Back in 1989 I remember tenderly touching Jennifer’s swollen midsection and saying, “I think I’m going to hit the next person who says, ‘your life will never be the same.'” I knew having a child would change our lives forever – and I knew with a knowledge that would admittedly deepen over the years – that it wouldn’t be all kitty cats and rainbows. But I also knew this was surely one of life’s greatest gifts, and I resented and rejected the tones of warning, doom, and gloom!
Fast-forward 30 years, and I started to weary (geez, I’m irritable, aren’t I?) of “Words can’t express how wonderful it is to be a grandparent.” Come on. Seriously. Well, one year in, all I can say is: true dat!
Touching baby skin is unspeakably, emotionally tender. And just watching Dylan Azul is candy for the mind. He is at once perfect as he is and, as his mom said the other day, we can hardly wait to see what’s next. It makes me wonder: with all your consciousness, all your experience, your values and connections . . . perfect as you are(!) where will you grow next? Dylan is in this super-cool place where he can move across a room, holding one thing and the next, on the ground like a monkey grabbing vines in the trees. It’s clear to me: He has everything he needs to walk. I’ve let him go when he’s distracted for a second – he’s standing! he’s taken a step! – but when he realizes there’s no tether, whooosh, those knees buckle and he sits himself down.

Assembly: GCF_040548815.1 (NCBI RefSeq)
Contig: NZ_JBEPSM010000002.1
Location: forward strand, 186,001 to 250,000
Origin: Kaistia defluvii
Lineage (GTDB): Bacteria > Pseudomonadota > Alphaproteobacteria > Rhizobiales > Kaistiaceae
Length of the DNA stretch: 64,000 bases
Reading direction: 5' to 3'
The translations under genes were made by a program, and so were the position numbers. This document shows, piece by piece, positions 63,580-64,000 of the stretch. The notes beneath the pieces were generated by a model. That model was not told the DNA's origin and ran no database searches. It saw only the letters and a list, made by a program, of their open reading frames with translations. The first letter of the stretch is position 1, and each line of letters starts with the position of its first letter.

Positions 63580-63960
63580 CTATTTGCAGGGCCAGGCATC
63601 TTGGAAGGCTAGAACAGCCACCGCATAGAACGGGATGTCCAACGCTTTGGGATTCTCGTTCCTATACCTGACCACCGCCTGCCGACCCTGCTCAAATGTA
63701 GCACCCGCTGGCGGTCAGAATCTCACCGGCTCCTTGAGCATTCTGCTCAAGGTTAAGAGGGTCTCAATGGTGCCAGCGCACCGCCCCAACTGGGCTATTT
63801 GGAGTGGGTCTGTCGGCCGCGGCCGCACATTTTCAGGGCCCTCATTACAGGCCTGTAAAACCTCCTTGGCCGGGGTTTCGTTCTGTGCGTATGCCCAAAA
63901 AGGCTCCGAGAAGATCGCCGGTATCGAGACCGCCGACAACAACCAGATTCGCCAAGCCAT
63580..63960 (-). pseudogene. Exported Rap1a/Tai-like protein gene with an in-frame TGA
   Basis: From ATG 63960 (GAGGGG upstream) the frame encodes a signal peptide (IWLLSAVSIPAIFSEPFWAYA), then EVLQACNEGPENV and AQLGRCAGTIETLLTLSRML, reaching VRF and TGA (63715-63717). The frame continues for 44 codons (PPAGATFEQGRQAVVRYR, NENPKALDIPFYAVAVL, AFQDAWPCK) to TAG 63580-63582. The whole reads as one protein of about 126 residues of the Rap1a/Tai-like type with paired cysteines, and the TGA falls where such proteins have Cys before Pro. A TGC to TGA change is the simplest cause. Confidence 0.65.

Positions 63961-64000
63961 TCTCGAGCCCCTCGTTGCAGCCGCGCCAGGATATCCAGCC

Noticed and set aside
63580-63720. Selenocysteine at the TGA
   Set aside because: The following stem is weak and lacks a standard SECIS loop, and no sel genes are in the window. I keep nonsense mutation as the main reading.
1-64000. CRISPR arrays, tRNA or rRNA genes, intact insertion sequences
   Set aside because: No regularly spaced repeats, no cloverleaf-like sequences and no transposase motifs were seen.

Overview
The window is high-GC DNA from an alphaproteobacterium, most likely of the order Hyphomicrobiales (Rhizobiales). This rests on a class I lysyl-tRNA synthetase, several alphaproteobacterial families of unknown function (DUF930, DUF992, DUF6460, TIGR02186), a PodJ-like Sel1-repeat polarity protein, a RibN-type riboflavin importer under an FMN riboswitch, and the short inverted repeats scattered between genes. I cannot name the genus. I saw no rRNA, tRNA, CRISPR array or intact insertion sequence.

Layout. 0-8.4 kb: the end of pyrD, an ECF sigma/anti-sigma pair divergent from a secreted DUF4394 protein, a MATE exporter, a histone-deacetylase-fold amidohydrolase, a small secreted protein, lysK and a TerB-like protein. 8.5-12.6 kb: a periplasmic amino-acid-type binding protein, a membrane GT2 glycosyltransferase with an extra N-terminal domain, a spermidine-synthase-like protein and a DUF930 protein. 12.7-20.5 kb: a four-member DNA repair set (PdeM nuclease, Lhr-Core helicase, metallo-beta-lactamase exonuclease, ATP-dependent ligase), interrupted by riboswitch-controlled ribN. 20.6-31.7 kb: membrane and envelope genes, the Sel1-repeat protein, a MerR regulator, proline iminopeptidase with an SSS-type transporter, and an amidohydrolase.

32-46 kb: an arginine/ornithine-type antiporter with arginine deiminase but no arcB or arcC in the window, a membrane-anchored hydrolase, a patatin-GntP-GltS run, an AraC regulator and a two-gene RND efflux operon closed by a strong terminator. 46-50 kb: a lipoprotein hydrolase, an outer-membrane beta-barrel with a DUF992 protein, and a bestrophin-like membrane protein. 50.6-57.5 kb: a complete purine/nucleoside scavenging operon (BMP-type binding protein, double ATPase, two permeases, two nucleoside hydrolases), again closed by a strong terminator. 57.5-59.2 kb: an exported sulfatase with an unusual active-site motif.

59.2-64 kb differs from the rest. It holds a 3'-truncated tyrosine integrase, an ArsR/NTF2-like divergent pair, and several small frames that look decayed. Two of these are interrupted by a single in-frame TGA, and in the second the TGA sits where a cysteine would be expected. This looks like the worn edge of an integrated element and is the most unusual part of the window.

Forget about kids and grandkids: Perfect though you are, what growth opportunity provokes your ancient fears and buckles your knees?
On Monday the 23rd I begin teaching a leadership seminar and I’m adding a wrinkle, inviting each of us – myself included – to straighten up our knees and take some first steps we’ve been afraid to take. I’ll provide the students a list to prime their imaginative pumps, like the one at the bottom of this blog. But as a leader, are you intrigued? Leaders always invite (others to) change. And change is always hard. And leaders model the way. So, what change might be hard for you, but advance you down the road? To greater freedom, agency, satisfaction, or effectiveness. What (false) fears like Dylan’s keep you from taking a new step, modeling courage and vulnerability and moving forward?
I’m thinking about how I might be “perfect like Dylan” and yet choose to risk some growth, a couple steps forward in a new direction to lead with my best self. When I figure it out – and if it’s not too personal – I might share it in the comments. Care to go first? What steps might you take to
Lead with your best self.
Here are some ideas, some of which I’m considering
Apologize for wounding another.
Ask someone for help.
Quit something (beer, wine, pot, high-fat food, avoidance, victimization thoughts) in order to CHOOSE to move forward to something more healthy.
Pick up that guitar.
Do romantic acts for your spouse.
Start that business (idea).
Reach out to that mentor.
Write a political piece: maybe on abortion, Ukraine, racism, PC-ness, or climate.
Spend a full day . . . in . . . total silence . . . and really . . . listen.
Sign-up for a run.
Pick up an instrument.
What strikes your fancy?